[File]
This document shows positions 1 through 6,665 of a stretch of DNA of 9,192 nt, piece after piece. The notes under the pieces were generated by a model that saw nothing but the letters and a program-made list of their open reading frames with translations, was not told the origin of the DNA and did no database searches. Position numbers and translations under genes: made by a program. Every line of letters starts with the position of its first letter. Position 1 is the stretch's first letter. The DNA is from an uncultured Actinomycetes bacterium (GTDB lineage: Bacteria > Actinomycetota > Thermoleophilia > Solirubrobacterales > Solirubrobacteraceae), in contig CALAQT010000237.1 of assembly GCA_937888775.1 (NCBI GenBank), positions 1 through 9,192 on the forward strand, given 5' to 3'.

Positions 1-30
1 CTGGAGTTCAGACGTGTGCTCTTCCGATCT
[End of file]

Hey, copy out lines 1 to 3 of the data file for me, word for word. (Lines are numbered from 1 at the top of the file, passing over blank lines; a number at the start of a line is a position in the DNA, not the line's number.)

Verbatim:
This document shows positions 1 through 6,665 of a stretch of DNA of 9,192 nt, piece after piece. The notes under the pieces were generated by a model that saw nothing but the letters and a program-made list of their open reading frames with translations, was not told the origin of the DNA and did no database searches. Position numbers and translations under genes: made by a program. Every line of letters starts with the position of its first letter. Position 1 is the stretch's first letter. The DNA is from an uncultured Actinomycetes bacterium (GTDB lineage: Bacteria > Actinomycetota > Thermoleophilia > Solirubrobacterales > Solirubrobacteraceae), in contig CALAQT010000237.1 of assembly GCA_937888775.1 (NCBI GenBank), positions 1 through 9,192 on the forward strand, given 5' to 3'.

Positions 1-30
1 CTGGAGTTCAGACGTGTGCTCTTCCGATCT